According to the National Weather Service, the odds of being struck by lightning are one in 15,300.

A security camera at the Stuebner Airline Veterinary Hospital captured the moment as the man was walking his dogs.

The family of Alex Coreas, who was hit by the strike, told ABC13 he’s in pain but expected to be OK. He’s recovering at Memorial Hermann.

A worker at the veterinary clinic said the lightning strike came out of nowhere, but she knew in an instant that she needed to save the man’s life.

“I started running through the hospital because someone was like, ‘We need help with CPR,” recalled clinic worker Christy Mittler.

Mittler said she and other good Samaritans saw that he was not moving, not breathing, and that his clothes were charred.

“His shoes and his socks got blown off his feet,” Mittler said.

Luckily, she, a colleague and another stranger performed CPR until they could feel a pulse.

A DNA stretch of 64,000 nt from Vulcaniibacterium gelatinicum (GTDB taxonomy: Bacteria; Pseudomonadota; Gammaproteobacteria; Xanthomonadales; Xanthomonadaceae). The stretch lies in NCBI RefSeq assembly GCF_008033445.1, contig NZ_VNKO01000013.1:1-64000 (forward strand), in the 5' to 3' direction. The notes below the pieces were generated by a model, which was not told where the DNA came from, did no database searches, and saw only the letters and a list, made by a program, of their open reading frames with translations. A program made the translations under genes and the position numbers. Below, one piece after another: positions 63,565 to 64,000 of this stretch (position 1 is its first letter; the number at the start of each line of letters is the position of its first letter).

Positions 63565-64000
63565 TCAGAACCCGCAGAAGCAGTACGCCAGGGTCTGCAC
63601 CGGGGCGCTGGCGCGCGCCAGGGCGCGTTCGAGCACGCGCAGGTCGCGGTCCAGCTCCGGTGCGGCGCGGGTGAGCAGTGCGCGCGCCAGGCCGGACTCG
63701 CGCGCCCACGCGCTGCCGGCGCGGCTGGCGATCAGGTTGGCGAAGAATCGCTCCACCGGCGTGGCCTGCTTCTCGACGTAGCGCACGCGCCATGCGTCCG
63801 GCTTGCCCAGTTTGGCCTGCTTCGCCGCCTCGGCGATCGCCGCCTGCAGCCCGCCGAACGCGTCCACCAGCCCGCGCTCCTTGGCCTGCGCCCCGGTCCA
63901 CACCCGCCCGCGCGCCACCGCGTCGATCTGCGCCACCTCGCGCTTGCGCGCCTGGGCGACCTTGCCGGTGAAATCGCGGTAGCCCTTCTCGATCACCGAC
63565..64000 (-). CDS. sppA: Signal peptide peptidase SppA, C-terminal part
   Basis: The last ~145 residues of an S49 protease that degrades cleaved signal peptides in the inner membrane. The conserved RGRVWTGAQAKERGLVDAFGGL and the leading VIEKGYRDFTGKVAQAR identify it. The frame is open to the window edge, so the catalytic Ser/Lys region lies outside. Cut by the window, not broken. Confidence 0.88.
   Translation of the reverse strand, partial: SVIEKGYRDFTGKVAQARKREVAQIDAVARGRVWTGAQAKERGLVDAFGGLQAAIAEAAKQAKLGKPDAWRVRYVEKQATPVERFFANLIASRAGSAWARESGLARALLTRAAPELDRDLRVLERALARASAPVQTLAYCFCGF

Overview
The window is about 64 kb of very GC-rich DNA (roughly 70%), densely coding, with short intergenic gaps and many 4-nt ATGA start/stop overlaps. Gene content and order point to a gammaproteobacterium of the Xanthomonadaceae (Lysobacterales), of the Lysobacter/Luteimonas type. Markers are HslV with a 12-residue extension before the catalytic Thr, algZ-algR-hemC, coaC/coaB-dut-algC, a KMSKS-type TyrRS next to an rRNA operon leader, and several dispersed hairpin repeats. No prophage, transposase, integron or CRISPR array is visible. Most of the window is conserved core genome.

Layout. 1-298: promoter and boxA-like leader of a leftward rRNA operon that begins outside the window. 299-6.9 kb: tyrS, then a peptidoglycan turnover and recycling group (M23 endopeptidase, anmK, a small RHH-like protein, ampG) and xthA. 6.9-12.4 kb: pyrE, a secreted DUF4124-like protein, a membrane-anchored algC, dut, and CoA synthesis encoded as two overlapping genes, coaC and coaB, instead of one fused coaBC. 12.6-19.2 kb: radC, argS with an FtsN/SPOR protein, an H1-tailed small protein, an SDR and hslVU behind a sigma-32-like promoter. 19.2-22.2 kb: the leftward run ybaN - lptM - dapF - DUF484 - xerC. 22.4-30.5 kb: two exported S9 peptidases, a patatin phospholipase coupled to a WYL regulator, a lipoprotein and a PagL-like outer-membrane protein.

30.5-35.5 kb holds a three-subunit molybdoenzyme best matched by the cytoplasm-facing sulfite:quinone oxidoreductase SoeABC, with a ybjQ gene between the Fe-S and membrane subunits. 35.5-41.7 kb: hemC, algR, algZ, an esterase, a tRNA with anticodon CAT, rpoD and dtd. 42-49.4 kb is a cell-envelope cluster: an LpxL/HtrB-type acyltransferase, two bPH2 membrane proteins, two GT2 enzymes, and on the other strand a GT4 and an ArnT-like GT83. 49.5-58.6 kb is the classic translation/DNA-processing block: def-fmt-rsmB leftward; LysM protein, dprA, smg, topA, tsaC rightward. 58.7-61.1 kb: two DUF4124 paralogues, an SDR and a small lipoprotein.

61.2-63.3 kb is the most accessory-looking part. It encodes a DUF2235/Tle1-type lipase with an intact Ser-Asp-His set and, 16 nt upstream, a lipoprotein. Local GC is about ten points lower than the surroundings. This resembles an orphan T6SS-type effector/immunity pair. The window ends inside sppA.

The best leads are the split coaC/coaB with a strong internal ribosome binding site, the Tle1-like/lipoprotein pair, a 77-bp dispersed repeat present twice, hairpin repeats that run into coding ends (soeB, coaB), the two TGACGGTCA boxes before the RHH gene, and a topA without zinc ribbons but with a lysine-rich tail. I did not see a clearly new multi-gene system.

“We rolled him over and we were sweeping out his stuff. We were knocking him on his back, telling him, ‘It’s okay. You got hit by lightning,'” Mittler said.

Deputies said the man was walking his three dogs when it happened. The dogs ran away after the strike, but deputies found them after searching a nearby wooded area.

A gaping hole in concrete was left where the lightning bolt struck the man.

ABC13 meteorologists said a small cluster of intense lightning was detected in the area around the time the man was struck.


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